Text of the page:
Image Forensics Using Generalised Benford’s Law for Improving Image Authentication Detection Rates in Semi-Fragile Watermarking

Image Forensics Using Generalised Benford’s Law for Improving Image Authentication Detection Rates in Semi-Fragile Watermarking

Xi Zhao (University of Surrey, UK), Anthony T.S. Ho (University of Surrey, UK) and Yun Q. Shi (New Jersey Institute of Technology, USA)
DOI: 10.4018/978-1-4666-1758-2.ch004
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Abstract

In the past few years, semi-fragile watermarking has become increasingly important to verify the content of images and localise the tampered areas, while tolerating some non-malicious manipulations. In the literature, the majority of semi-fragile algorithms have applied a predetermined threshold to tolerate errors caused by JPEG compression. However, this predetermined threshold is typically fixed and cannot be easily adapted to different amounts of errors caused by unknown JPEG compression at different quality factors (QFs). In this paper, the authors analyse the relationship between QF and threshold, and propose the use of generalised Benford’s Law as an image forensics technique for semi-fragile watermarking. The results show an overall average QF correct detection rate of approximately 99%, when 5%, 20% and 30% of the pixels are subjected to image content tampering and compression using different QFs (ranging from 95 to 65). In addition, the authors applied different image enhancement techniques to these test images. The proposed image forensics method can adaptively adjust the threshold for images based on the estimated QF, improving accuracy rates in authenticating and localising the tampered regions for semi-fragile watermarking.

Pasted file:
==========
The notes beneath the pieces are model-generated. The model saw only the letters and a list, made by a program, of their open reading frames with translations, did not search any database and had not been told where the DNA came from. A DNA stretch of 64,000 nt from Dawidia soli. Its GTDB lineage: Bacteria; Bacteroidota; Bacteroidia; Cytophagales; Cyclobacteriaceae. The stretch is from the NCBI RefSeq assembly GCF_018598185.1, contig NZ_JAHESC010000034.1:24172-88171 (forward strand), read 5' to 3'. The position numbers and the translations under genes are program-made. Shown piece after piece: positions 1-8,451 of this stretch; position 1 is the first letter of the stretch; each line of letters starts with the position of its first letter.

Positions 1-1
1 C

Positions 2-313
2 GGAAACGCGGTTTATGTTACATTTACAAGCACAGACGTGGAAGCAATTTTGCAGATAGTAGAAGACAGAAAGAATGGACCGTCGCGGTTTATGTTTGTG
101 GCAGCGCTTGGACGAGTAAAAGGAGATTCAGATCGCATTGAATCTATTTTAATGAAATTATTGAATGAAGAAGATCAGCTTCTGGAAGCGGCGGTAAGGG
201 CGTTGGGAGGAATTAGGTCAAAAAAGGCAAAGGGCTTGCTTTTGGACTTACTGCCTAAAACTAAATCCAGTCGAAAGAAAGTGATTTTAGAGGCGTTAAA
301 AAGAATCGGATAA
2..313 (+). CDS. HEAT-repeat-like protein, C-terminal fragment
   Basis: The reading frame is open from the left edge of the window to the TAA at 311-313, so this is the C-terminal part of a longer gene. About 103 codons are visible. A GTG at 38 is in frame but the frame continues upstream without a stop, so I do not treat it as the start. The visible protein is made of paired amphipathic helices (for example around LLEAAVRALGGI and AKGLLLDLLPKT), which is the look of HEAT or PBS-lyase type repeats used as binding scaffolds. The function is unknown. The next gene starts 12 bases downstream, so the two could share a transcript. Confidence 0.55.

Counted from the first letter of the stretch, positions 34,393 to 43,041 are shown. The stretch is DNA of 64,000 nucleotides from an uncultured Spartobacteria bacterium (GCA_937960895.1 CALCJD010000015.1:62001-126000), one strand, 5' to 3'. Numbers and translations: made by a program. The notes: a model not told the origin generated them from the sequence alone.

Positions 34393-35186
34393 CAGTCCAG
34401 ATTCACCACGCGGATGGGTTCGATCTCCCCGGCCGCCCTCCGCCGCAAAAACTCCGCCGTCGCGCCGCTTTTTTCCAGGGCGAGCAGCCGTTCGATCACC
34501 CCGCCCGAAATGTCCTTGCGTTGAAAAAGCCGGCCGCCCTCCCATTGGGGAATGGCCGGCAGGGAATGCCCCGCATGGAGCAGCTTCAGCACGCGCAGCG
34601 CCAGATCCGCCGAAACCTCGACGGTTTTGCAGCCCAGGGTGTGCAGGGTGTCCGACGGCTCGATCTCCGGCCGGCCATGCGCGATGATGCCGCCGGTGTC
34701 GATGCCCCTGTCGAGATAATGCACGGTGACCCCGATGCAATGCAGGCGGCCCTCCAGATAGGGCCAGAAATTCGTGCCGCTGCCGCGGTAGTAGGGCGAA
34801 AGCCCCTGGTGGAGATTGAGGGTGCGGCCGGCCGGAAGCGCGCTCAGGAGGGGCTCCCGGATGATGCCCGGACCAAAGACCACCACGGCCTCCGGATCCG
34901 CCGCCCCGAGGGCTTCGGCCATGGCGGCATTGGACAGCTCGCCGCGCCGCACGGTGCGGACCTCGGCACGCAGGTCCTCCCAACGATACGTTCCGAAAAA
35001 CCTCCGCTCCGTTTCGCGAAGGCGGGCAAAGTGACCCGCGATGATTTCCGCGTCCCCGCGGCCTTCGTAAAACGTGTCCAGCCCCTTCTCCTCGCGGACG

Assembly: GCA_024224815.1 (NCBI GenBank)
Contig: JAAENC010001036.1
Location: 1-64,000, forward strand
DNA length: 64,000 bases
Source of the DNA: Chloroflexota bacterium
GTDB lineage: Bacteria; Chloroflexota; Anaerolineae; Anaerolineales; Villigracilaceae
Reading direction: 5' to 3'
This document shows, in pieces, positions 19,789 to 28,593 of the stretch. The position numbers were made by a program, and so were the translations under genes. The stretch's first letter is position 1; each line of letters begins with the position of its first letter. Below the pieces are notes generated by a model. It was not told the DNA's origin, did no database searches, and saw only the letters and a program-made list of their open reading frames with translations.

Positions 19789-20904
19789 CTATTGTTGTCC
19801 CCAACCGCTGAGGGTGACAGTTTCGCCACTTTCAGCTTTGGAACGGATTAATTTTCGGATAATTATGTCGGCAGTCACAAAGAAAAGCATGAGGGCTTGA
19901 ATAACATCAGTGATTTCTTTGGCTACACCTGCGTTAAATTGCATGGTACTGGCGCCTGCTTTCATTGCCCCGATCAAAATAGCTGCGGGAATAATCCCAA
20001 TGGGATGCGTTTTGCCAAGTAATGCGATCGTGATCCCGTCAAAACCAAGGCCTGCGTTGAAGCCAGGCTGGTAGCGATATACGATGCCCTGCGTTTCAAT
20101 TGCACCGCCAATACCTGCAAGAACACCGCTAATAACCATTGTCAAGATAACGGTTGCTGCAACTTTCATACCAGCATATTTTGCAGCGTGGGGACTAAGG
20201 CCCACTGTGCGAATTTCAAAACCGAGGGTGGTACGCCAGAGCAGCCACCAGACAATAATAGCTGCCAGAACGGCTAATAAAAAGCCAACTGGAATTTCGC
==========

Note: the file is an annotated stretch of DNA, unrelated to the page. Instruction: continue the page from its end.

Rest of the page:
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Introduction

Nowadays, the popularity and affordability of advanced digital image editing tools, allow users to manipulate images relatively easily and professionally. Consequently, the proof of authenticity of digital images has become increasingly challenging and difficult. Moreover, image authentication and forensics techniques have recently attracted much attention and interest from the Police, particularly in law enforcement applications such as crime scene investigation and traffic enforcement applications.

Semi-fragile watermarking has been used to authenticate and localise malicious tampering of image content, while permitting some non-malicious or unintentional manipulations. These manipulations can include some mild signal processing operations such as those caused by transmission and storage of JPEG images. In the literature, a significant amount of research has been focused on the design of semi-fragile algorithms that could tolerate JPEG compression and other common non-malicious manipulations (Lin & Chang, 2000; Lin et al., 2000; Zou et al., 2006; Zhu et al., 2007a; Zhu et al., 2007b; Yu et al., 2000; Kundur & Hatzinakos, 1999). However, watermarked images could be compressed by unknown JPEG QFs. As a result, in order to authenticate the images, these algorithms have to set a pre-determined threshold that could allow them to tolerate different QF values when extracting the watermarks.

The art of determining the threshold values for semi-fragile watermarking schemes has been extensively documented by several researchers. In this paper, we review three common approaches. The first approach uses a threshold for authenticating each block of the image (Lin et al., 2000; Zhu et al., 2007a). In this scheme, if a block of correlation coefficients (between the extracted watermark and its corresponding original watermark ) is smaller than threshold, this block is classified as a tampered block, and vice versa. This is represented in Equation (1):

(1) where is the maximum threshold value with , and is the JPEG compression tolerance margin. We discuss this approach in more detail in the next section. The second approach uses a threshold, which has been pre-determined during the watermark embedding process (Zou et al., 2006; Zhu et al., 2007a). An example is illustrated in Figure 1, where the watermarks are embedded into each side of threshold according to the watermark value (e.g., 0 or 1), by shifting or substituting the corresponding coefficient. The value of and controls the perceptual quality of the watermarked image. Thresholdis determined empirically to detect the watermark while extracting the watermarks. is the JPEG compression tolerance margin. If then, otherwise (Zhu et al., 2007a).

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